He said there were certainly bad people who wanted to gain favor from those in power, but that most people didn’t participate in the pogroms. Some Ukrainians tried to help – many died because they assisted Jews. Others were too afraid to do anything because they feared their own deaths.

„The pervasive anti-Semitism and hostility toward Jews during the Ukrainian Civil War did not grow from the inside of Ukraine out, but rather was influenced from the outside in.“

– Father Taras Kinash –

One interesting note – Lidiya, the director of the museum brought us a ledger book, something like a census, with names compiled in 1944 by the Soviets of the people living in Tetiev at that time. There is a railroad station worker named Ivan Oleksiyovych Zaika listed. He was born July 13, 1925 in Buhaivka village in what was then the Pogrebysche district, now Vinnytsia.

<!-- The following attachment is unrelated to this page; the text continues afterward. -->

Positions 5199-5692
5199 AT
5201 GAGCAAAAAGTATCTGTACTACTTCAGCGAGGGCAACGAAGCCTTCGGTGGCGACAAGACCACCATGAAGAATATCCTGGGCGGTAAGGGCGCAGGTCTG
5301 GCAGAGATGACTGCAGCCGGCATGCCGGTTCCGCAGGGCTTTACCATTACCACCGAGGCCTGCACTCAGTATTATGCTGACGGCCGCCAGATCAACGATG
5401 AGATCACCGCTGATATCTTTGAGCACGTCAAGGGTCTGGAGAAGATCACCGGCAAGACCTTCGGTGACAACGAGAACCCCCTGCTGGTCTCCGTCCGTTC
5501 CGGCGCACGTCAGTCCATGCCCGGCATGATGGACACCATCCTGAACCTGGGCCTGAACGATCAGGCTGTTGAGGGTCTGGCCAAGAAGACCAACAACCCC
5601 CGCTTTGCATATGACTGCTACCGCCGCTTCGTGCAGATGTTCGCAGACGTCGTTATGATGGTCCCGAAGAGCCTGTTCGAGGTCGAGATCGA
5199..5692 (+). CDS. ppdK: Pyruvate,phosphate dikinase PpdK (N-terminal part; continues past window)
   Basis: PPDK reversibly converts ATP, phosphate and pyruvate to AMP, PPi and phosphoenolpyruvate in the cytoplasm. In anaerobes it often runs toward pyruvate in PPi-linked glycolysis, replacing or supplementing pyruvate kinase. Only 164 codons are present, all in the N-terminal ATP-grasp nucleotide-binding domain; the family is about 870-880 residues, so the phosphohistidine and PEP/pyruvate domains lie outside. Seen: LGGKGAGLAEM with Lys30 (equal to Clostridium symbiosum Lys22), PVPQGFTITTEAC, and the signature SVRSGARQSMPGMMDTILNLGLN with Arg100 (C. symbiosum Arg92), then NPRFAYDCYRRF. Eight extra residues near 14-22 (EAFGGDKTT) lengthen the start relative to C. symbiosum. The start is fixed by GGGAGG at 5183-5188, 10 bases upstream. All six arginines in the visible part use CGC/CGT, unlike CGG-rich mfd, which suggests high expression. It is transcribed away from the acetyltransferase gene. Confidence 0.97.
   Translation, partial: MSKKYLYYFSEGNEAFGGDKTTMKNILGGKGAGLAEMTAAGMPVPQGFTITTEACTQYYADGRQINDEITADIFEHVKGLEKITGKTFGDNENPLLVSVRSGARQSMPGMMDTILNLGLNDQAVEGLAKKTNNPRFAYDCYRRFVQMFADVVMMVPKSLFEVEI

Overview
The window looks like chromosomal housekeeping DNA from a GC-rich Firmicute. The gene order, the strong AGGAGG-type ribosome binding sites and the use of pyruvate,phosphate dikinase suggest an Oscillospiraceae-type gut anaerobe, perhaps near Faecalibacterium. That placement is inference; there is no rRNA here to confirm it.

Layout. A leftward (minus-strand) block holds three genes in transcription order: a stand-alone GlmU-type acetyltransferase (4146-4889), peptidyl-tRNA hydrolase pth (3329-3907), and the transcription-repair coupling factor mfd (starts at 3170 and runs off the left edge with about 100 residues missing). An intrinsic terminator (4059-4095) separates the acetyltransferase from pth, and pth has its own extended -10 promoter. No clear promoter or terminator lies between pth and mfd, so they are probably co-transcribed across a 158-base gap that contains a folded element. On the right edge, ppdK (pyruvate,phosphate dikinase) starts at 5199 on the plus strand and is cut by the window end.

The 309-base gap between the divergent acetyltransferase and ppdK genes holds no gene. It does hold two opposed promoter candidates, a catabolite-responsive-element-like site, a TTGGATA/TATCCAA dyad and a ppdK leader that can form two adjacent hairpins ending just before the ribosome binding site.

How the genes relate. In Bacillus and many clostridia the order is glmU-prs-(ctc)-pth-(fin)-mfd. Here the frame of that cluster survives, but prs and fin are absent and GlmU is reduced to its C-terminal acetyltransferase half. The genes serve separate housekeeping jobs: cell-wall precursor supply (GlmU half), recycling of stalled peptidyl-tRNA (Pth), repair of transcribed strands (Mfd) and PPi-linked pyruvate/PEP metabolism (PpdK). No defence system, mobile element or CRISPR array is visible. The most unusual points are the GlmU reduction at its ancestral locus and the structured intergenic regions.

He doesn’t list himself as Jewish, but in 1944, few people did. Those with Jewish names on the list left their nationalities blank.

Lidiya and Svitlana are both puzzled by our last name, which means “man who stutters” in Ukrainian. They said it is not ethnically a Jewish name – it is Ukrainian. They pronounce it Zie-eek-a, with the emphasis on the second syllable, and are sure that’s how it would have been pronounced here.